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Pneumonia, COPD most common emergency care–sensitive conditions



– Emergency care–sensitive conditions – those for which timely access to high-quality emergency care impact morbidity and mortality—account for 14% of all ED visits, results from a large analysis of national data showed.

Dr. Anita Vashi  physician investigator at the Center for Innovation to Implementation at the VA Palo Alto Healthcare System Doug Brunk/MDedge News

Dr. Anita Vashi

In previously published work, an eight-member expert panel identified 51 condition groups as emergency care–sensitive conditions (ECSCs), including asthma, cardiac arrest, cerebral infarction, and pneumonia. The purpose of the current study, published in Annals of Emergency Medicine and presented by Anita Vashi, MD, MPH, at the annual meeting of the American College of Emergency Physicians, was to provide the first national estimates of acute care utilization and the demographic characteristics of adults experiencing ECSCs, compare ECSC and non-ECSC ED visits, and assess patient- and hospital-level characteristics predictive of an ECSC-related ED visit.

Using the Nationwide Emergency Department Sample data set, Dr. Vashi, a physician investigator at the Center for Innovation to Implementation at the VA Palo Alto Health Care System, and her colleagues retrospectively evaluated all ED visits for patients aged 18 years and older from 2009 to 2014. The researchers used summary statistics to compare population characteristics across groups and multivariable logistic regression models to assess the odds of an ECSC-related ED visit with patient- and hospital-level characteristics.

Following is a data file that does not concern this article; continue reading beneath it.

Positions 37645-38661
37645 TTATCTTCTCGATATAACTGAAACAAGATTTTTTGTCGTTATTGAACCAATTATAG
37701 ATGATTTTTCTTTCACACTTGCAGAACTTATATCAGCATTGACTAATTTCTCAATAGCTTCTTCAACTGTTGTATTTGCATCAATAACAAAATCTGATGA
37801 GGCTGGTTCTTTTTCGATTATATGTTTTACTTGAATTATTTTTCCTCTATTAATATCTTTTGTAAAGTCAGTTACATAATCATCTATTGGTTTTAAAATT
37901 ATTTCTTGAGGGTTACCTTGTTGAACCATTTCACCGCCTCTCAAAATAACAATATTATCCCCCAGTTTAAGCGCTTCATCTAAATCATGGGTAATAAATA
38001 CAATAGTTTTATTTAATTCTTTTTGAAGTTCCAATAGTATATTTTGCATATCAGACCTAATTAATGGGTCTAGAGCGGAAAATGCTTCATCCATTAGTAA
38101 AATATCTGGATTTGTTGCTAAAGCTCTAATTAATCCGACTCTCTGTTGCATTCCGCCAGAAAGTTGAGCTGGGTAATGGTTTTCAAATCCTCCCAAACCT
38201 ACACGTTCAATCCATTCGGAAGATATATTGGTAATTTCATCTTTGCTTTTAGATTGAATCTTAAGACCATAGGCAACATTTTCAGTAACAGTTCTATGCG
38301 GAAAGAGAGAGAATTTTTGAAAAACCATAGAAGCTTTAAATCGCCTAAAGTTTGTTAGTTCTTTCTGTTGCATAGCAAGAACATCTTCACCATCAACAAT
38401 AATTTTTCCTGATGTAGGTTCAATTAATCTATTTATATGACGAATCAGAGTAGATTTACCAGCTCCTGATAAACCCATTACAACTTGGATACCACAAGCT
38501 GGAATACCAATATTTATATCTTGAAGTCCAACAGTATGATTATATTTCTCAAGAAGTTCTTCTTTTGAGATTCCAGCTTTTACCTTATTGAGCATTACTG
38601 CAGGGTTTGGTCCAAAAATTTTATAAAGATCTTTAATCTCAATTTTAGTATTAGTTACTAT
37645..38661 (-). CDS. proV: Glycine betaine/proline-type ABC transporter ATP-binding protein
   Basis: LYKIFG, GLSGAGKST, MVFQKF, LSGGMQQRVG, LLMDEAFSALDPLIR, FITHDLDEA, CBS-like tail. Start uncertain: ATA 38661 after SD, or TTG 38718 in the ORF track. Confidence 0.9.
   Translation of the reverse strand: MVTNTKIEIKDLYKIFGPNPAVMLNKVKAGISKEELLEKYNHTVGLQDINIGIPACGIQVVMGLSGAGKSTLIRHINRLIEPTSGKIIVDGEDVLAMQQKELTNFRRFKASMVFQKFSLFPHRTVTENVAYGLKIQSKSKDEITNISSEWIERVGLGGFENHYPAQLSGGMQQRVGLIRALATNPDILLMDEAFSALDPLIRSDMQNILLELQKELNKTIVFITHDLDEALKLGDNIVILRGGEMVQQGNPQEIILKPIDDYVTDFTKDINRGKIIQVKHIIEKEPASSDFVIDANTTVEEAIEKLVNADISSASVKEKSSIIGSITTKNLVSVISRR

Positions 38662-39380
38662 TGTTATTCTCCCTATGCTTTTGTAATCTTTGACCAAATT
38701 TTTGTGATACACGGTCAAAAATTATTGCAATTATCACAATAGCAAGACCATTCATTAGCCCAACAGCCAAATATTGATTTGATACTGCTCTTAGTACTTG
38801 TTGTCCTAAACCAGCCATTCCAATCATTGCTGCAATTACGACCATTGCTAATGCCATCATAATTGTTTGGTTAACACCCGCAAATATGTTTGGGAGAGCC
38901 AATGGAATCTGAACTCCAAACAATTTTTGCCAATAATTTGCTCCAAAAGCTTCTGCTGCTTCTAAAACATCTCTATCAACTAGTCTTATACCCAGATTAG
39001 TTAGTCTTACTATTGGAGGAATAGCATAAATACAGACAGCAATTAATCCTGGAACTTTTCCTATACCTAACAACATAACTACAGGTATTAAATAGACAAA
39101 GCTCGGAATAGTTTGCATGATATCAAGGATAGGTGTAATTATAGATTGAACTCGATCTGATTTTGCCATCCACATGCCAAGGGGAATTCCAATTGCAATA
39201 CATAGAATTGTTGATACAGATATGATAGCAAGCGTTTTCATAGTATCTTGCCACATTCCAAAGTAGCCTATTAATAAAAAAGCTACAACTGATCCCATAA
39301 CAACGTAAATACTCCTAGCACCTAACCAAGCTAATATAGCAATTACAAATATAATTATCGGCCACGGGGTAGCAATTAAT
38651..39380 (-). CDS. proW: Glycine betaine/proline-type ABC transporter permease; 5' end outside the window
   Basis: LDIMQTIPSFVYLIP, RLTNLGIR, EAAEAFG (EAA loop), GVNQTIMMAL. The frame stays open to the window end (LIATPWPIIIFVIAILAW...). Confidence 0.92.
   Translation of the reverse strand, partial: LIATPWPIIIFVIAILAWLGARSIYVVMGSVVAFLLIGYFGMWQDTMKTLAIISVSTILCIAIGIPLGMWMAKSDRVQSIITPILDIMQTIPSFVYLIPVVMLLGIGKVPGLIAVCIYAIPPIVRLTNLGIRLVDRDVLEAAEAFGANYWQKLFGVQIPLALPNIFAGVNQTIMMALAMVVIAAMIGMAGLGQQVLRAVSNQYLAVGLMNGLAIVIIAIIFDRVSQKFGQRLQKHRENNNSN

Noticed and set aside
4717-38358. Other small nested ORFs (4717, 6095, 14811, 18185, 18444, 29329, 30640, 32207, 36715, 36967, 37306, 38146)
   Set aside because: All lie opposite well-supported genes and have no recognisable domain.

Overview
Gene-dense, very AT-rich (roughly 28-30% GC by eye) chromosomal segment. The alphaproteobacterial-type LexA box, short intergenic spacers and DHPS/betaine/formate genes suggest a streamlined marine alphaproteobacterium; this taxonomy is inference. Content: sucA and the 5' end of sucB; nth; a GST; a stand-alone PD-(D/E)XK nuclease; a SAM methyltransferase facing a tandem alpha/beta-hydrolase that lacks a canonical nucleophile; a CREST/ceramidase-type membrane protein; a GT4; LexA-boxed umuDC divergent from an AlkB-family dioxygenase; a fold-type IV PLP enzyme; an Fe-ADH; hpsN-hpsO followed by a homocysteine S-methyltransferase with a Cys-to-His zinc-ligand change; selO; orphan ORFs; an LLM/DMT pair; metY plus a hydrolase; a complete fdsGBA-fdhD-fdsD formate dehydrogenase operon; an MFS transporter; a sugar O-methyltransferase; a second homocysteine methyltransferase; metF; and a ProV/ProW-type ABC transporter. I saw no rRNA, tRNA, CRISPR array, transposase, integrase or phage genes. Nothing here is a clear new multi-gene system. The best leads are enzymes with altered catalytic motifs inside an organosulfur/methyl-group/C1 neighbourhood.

Of the 622,725,542 estimated ED visits evaluated during the study period, 86,577,041 (14%) were ECSCs. Among these ECSC visits, 58% of patients were admitted for an average length of 3.2 days and an average charge of $2,240. The most frequent ECSC-related visits were for pneumonia (9%), chronic obstructive pulmonary disease (9%), asthma (7%), heart failure (7%), and sepsis (5%), but varied by age group.

Dr. Vashi and her colleagues found that ECSCs were more common among older adults, males, those who reside in low-income areas, those who reside in the South, and among metropolitan-based hospitals and nontrauma center hospitals. ECSCs also accounted for about 45% of all inpatient admissions.

Multivariate logistic regression analysis revealed that the odds of having an ECSC-related visit was highest among patients aged 65 years and older (odds ratio, 3.84), those on Medicare (OR, 1.37), those who resided in rural counties (OR, 1.21), and those who reside in the Western portion of the United States (OR, 1.11). Significant hospital-related factors related to ECSC visits included trauma centers (OR, 1.09), nonteaching hospitals (OR, 1.04), and EDs located in the wealthiest counties (OR, 1.02).

The researchers also found that 40% of patients who made ECSC-related ED visits were treated and discharged back to the community. “There is evidence of regional variability, suggesting the need for future research,” said Dr. Vashi, who also holds a faculty position in the department of emergency medicine at Stanford (Calif.) University. “We found no consistent relationship between insurance, income, and ED use for ECSC-related conditions. This suggests that ECSCs are not significantly influenced by socioeconomic factor and can serve as a reliable marker for acuity.”

The next steps in this research area, she added, are to create condition-specific measures related to morbidity, mortality, and posthospital events, as well as to analyze regional and hospital variations including correlation across conditions, and to compare performance across conditions and hospitals.

Dr. Vashi reported having no financial disclosures.

Source: Vashi A et al. Ann Emerg Med. 2018 Oct;72;4:S38. doi. 10.1016/j.annemergmed.2018.08.091.

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